yearC thanksgiving2004
 

 


This week's sermon:

            Ephesians 5:20  -  "In All Things Be Thankful"
                 
Sign up now and get immediate access!


Back during the dark days of 1929, a group of ministers in the Northeast, all graduates of the Boston School of Theology, gathered to discuss how they should conduct their Thanksgiving Sunday services. Things were about as bad as they could get, with no sign of relief. The bread lines were depressingly long, the stock market had plummeted, and the term Great Depression seemed an apt description for the mood of the country. The ministers thought they should only lightly touch upon the subject Thanksgiving in deference to the human misery all about them. After all, there was to be thankful for. But it was Dr. William L. Stiger, pastor of a large congregation in the city that rallied the group. This was not the time, he suggested, to give mere passing mention to Thanksgiving, just the opposite. This was the time for the nation to get matters in perspective and thank God for blessings always present, but perhaps suppressed due to intense hardship.

 

I suggest to you the ministers struck upon something. The most intense moments of thankfulness are not found in times of plenty, but when difficulties abound. Think of the Pilgrims that first Thanksgiving. Half their number dead, men without a country, but still there was thanksgiving to God. Their gratitude was not for something but in something. It was that same sense of gratitude that lead Abraham Lincoln to formally establish the first Thanksgiving Day in the midst of national civil war, when the butcher’ s list of casualties seemed to have no end and the very nation struggled for survival.

 

Perhaps in your own life, right now, intense hardship. You are experiencing your own personal Great Depression. Why should you be thankful this day? May I suggest three things?

 

1. We must learn to be thankful or we become bitter.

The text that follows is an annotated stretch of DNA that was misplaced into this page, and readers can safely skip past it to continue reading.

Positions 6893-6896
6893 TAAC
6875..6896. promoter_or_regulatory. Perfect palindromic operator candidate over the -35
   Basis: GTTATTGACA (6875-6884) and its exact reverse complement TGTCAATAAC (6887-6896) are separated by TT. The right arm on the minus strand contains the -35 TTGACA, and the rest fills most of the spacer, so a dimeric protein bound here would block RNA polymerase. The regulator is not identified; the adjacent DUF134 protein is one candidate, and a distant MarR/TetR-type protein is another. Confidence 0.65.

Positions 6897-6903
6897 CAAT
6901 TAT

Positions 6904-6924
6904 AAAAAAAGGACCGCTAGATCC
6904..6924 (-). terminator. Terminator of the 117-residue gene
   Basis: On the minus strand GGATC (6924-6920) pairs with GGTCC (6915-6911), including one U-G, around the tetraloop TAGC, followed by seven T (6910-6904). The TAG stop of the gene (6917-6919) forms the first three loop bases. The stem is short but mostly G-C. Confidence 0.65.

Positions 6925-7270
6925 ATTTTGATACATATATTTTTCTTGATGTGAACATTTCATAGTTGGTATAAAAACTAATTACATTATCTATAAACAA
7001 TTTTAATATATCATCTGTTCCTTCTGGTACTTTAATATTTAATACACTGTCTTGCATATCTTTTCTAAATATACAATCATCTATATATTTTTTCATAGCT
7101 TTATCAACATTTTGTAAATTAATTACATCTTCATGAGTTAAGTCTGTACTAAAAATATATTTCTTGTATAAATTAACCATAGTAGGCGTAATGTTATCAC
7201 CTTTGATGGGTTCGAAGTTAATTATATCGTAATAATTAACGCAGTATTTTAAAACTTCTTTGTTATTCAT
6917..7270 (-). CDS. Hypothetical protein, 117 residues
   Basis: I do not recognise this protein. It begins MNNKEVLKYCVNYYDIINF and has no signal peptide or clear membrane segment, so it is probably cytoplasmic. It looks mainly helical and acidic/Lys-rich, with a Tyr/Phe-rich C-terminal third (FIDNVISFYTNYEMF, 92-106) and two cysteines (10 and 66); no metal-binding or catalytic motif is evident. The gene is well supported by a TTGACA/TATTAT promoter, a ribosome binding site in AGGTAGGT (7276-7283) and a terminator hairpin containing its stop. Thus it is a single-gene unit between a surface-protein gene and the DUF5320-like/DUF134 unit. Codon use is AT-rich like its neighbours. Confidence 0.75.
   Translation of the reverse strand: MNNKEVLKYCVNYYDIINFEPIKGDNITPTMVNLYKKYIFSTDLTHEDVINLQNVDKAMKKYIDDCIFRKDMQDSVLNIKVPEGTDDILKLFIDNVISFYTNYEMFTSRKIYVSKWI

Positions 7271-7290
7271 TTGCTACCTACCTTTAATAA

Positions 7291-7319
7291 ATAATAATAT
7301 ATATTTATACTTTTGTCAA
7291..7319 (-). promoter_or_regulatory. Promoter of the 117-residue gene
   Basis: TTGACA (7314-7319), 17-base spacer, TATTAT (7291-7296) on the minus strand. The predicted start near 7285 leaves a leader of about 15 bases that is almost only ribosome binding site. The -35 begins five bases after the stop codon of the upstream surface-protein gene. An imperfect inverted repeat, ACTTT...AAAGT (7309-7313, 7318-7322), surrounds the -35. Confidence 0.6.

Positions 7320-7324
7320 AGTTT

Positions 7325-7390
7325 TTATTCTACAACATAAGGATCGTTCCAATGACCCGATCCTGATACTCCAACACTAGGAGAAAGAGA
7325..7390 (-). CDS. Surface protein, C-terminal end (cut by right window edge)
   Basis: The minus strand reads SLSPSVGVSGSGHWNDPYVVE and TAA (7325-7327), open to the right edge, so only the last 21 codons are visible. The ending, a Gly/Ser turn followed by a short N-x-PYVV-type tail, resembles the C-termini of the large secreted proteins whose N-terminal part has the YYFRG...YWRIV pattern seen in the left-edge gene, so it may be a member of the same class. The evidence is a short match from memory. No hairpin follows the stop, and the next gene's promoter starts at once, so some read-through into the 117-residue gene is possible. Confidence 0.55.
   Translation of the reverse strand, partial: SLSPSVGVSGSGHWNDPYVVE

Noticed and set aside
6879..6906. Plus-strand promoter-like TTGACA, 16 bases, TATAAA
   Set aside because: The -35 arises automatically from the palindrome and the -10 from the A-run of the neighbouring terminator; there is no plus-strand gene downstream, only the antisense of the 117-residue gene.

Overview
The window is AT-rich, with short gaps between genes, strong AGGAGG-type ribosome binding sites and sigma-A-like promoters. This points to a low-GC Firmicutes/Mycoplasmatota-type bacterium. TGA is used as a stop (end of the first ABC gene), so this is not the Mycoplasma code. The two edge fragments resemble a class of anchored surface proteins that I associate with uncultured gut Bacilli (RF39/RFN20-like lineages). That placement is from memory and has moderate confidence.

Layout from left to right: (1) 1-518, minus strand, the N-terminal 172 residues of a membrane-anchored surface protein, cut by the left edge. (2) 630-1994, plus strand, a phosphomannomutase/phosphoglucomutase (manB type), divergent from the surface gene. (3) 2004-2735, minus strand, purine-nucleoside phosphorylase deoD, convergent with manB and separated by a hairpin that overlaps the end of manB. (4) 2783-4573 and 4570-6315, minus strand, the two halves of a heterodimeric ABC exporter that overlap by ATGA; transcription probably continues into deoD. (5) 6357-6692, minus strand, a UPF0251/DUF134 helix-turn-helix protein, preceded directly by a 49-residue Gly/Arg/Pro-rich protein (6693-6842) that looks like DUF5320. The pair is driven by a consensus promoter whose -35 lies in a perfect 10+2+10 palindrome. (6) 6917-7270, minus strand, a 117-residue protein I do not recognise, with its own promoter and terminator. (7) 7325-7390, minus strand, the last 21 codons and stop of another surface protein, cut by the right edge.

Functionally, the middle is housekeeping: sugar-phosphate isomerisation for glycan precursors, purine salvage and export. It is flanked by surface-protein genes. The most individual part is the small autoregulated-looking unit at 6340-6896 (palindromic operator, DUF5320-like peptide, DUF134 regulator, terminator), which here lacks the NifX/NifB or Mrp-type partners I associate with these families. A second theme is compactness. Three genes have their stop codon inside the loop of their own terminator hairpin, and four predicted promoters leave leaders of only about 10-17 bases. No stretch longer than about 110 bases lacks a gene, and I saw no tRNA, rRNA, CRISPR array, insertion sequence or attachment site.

2. We must learn to be thankful or we will become discouraged.

3. We must learn to be thankful or we shall surly grow arrogant and self-satisfied.

 

The rest of this sermon following the outline above can be obtained by joining eSermons.

CLICK HERE here to join eSermons.com today.

Or, sign up by calling toll free 1-800-350-8339

 


**  *****  **

 

eSermons.com offers thousands of illustrations like the one below:

What Is Unique About Christianity?

The story of Jesus sitting and debating the Law with rabbis reminds me of another debate that took place in a comparative religions conference, the wise and the scholarly were in a spirited debate about what is unique about Christianity. Someone suggested what set Christianity apart from other religions was the concept of incarnation, the idea that God became incarnate in human form. But someone quickly said, “Well, actually, other faiths believe that God appears in human form.” Another suggestion was offered: what about resurrection? The belief that death is not the final word. That the tomb was found empty. Someone slowly shook his head. Other religions have accounts of people returning from the dead.

Then, as the story is told, C.S. Lewis walked into the room, tweed jacket, pipe, armful of papers, a little early for his presentation. He sat down and took in the conversation, which had by now evolved into a fierce debate. Finally during a lull, he spoke saying, “what's all this rumpus about?” Everyone turned in his direction. Trying to explain themselves they said, “We're debating what's unique about Christianity.” “Oh, that's easy,” answered Lewis, “it's....

 

The conclusion to this powerful illustration and many more can be obtained by joining.

 

CLICK HERE here to join eSermons.com today.

Or, sign up by calling toll free 1-800-350-8339

 

 

sermons.com presents Leonard Sweet